5 Things You’ll Never Understand About ADHD Unless You Have It

5 Things You’ll Never Understand About ADHD (Unless You Have It)

You’ll Never Understand

Our friend Shawn has some things he’d like to explain to those of you who don’t have ADHD. But as he says, if you don’t have it, you’ll never understand.

“So why is he telling you these things? Well, Shawn is pretty good at observation and no slouch when it comes to writing. So, in our estimation, if someone has a chance to get you to understand these things, it’s Shawn.

“You see, Shawn spends a lot of time, like many of us, wondering what went wrong and where and can it be fixed and why are there no summer camps for adults and where the hell did the car keys go and … oh, sorry, wandered off there. Gonna let Shawn take it from here I think …” editor

“Did you take your meds today?”

I get asked this question a lot. A lot of the time it’s my wife asking. I mean, I don’t blame her for this one bit. How the hell is she supposed to know. And it’s usually when I am being that extra bit weird.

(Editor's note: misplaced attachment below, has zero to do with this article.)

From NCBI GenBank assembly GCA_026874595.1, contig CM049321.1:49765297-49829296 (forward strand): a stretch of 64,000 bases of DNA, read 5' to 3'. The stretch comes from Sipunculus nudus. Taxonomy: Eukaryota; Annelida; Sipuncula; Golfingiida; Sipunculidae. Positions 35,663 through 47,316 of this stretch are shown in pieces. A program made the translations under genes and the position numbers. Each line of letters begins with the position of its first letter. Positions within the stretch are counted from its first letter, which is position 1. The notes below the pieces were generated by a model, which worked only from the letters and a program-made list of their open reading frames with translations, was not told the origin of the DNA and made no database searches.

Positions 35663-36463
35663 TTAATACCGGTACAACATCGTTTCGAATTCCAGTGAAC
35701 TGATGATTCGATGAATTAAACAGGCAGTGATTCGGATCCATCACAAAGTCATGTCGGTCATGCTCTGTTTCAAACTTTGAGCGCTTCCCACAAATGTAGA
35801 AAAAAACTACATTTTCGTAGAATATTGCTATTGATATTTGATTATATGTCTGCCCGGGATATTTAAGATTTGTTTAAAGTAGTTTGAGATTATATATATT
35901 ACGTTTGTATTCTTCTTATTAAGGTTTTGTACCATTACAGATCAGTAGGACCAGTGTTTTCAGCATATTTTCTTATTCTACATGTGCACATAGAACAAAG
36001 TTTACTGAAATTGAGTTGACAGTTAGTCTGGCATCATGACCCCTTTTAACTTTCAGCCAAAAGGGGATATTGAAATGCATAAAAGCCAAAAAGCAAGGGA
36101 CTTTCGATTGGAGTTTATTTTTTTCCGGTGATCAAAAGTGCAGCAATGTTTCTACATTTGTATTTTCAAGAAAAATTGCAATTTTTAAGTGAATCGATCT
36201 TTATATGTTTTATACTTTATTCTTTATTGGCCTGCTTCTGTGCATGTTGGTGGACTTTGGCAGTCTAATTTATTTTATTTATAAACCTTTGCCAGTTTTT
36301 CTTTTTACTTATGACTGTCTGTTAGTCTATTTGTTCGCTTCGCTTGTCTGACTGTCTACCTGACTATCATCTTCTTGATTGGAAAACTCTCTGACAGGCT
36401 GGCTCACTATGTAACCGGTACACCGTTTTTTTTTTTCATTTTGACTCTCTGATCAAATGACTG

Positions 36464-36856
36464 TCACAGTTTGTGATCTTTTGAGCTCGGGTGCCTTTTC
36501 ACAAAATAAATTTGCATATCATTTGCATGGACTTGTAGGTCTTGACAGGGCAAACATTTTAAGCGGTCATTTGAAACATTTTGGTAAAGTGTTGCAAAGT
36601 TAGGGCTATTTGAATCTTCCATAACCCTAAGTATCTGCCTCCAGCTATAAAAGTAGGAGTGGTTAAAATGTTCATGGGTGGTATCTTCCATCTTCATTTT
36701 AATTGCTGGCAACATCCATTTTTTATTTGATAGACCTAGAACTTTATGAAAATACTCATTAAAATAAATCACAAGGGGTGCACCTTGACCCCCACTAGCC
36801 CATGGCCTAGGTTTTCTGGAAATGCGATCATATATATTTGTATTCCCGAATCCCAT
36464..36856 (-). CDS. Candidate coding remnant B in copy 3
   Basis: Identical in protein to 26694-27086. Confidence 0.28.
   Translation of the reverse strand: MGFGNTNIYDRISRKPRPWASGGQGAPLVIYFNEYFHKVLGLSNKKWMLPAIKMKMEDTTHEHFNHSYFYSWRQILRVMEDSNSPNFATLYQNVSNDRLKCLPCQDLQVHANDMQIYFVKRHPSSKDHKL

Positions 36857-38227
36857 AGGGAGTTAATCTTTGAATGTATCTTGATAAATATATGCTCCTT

The thing is maybe I did, maybe I didn’t take my Ritalin today. The first time I was asked this question, years ago, I took pause and immediately wondered if my ADHD medication was in fact turning me into a different person. Luckily it wasn’t, but it made me really think about what the medicine was and was not doing for me.

First of all, let me get this out of the way; medication doesn’t stop ADHD; period. What medication does do is help, and that’s a big thing isn’t it. No longer do I become so overly frustrated by the smallest task that I give up.  Medication doesn’t make me or make me not do anything. If that was the case then when I forget to take meds in the morning, I would be a completely different person. Medication is not a cure all, it’s more like a help all.


Imagine you have a disorder where the main symptom is not being able to pay attention. Now imagine that one of the other symptoms of this same disorder is paying way, way too much attention. Weird huh? Say hello to Hyperfocus.

It’s a blessing and a curse. Sure it’s great when you get complete tunnel vision trying to get rid of the virus on your computer that you legit spend 16 hours trying to fix … while you forget to eat. True story. I have done this several times. So yeah it’s great, I fixed the laptop. However there will be times that your loved ones are wondering why you’re dragging them around town looking for a goddamn wok so you can make an internet antenna that you read about online, and totally forgetting that they wanted to go out to dinner. And again, this is a true story.

I would love to know why this happens. I’ve read articles that say this is happening because you like something or enjoy the activity. Sure, I love computers but I can tell you without a doubt that I have no interest in Woks or how internet signals work.